Ahmad Tounisi, whose 18-year-old son Abdella Ahmad Tounisi is charged with attempting to provide material support to terrorism, speaks to a reporter.
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CHICAGO — It had the trappings of an actual extremist website: Photos of gun-toting fighters and a flowery exhortation to, “Come and join your lion brothers ... fighting under the true banner of Islam.”
Except, it wasn’t what it seemed.
It was a sham site constructed and controlled by the FBI with the aim of snaring terrorist wannabes in the virtual world before they could carry out real-world harm.
Abdella Ahmad Tounisi, 18, was arrested last week on a terrorism charge stemming from the sting operation. He made a brief court appearance Tuesday in federal court in Chicago.
Family members of 18 year-old Abdella Ahmad Tounisi, including his father Ahmad Tounisi, center, leave the Dirksen Federal Building after the Chicago-area teen was charged with trying to join an al-Qaida-affiliated group in Syria.
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Tounisi, a U.S. citizen from Aurora, is charged with attempting to provide material support to terrorism for seeking to join al-Qaida-affiliated Jabhat al-Nusrah, which is fighting the Syrian Bashar Assad regime.
Critics have said the use of such sites raises questions about whether authorities are overreaching, wooing impressionable youth to contemplate crimes that otherwise wouldn’t cross their minds.
But authorities note that it’s not visiting such sites or fantasizing about acts of terrorism that’s the crime. The crime is acting on those fantasies and taking specific steps make it happen.
Tounisi’s steps, authorities say, included trying to board a plane in Chicago.
He was arrested at O’Hare International Airport on Friday as he prepared to start the first leg of a trip that authorities allege he hoped would hook him up with an al-Qaida-affiliated group in Syria.
Tounisi is charged with one count of attempting to provide material support to a foreign terrorist organization. If convicted, he faces a maximum 15-year prison term. His attorney, Molly Armour, declined comment on Tuesday.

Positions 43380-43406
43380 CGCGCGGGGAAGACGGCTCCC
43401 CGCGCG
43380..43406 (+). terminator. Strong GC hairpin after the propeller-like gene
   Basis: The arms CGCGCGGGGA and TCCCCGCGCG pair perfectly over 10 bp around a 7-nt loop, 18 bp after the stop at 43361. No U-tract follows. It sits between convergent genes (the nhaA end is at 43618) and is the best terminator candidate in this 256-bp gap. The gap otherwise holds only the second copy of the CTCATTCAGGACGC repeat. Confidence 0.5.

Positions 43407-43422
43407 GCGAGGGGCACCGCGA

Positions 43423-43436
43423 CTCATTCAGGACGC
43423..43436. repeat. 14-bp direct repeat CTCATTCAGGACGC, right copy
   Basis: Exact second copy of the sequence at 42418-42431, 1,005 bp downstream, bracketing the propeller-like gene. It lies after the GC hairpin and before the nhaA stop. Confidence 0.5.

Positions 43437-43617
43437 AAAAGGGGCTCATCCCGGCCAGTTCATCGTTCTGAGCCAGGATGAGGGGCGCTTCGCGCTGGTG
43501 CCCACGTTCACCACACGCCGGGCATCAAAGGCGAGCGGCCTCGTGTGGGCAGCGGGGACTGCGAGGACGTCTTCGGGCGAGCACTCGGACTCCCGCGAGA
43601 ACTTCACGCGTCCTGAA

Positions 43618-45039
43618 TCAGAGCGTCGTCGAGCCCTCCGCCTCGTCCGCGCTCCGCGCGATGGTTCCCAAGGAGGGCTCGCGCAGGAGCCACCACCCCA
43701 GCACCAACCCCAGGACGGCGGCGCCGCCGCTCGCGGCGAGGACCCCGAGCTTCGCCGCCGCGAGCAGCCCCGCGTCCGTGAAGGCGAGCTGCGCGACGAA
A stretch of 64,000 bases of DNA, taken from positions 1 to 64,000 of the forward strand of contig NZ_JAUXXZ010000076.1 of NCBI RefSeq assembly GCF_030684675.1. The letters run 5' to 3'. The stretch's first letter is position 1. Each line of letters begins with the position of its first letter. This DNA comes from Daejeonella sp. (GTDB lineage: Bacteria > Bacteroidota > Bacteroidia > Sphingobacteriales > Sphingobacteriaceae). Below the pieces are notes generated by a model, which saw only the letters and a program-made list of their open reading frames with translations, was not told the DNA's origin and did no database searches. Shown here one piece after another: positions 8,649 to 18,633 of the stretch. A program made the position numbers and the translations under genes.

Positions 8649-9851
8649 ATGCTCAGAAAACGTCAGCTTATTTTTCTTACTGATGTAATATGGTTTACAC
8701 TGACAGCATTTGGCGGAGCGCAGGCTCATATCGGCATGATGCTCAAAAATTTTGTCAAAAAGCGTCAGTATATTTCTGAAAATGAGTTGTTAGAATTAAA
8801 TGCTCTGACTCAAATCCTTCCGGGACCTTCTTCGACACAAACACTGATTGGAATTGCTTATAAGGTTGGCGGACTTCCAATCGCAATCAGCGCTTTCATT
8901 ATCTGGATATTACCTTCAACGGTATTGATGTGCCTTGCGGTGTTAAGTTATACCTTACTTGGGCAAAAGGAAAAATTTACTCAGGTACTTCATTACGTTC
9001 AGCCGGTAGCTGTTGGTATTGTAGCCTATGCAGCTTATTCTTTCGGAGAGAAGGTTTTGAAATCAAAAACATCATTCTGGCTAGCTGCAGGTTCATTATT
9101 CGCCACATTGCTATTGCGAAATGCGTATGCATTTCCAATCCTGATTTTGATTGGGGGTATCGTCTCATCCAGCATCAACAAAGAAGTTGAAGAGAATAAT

Despite his orange jail garb and shackled ankles, Tounisi looked younger than his 18 years at his court appearance, during which a judge delayed a decision on bond.
It was only months ago that he is accused of coming across the website.
What he saw written across the home page, allegedly signaled to Tounisi that he had found what he’d been looking for. “A Call for Jihad in Syria,” it said, according to the federal complaint.
The site not only offered to hook up would-be fighters with terrorists, it even offered advice on how users could cover their Internet tracks from law enforcement, the complaint says.
As some point, Tounisi allegedly took the bait.
In an April 1, 2013, email to an FBI agent posing as a terrorist recruiter, Tounisi comes across as earnest and frank, including about how some might see his youth and 5-foot-6 stature as an impediment.
“Concerning my fighting skills, to be honest, I do not have any,” he allegedly wrote. “I’m very small ... physically but I pray to Allah that he makes me successful.”
While he is accused of taking steps to further his desire to fight in Syria, his online searches also seem to convey some concern about legal implications.
His Internet searches, according to the complaint, included the phrases “providing material support what does it mean” and “Terrorism Act 2000.”
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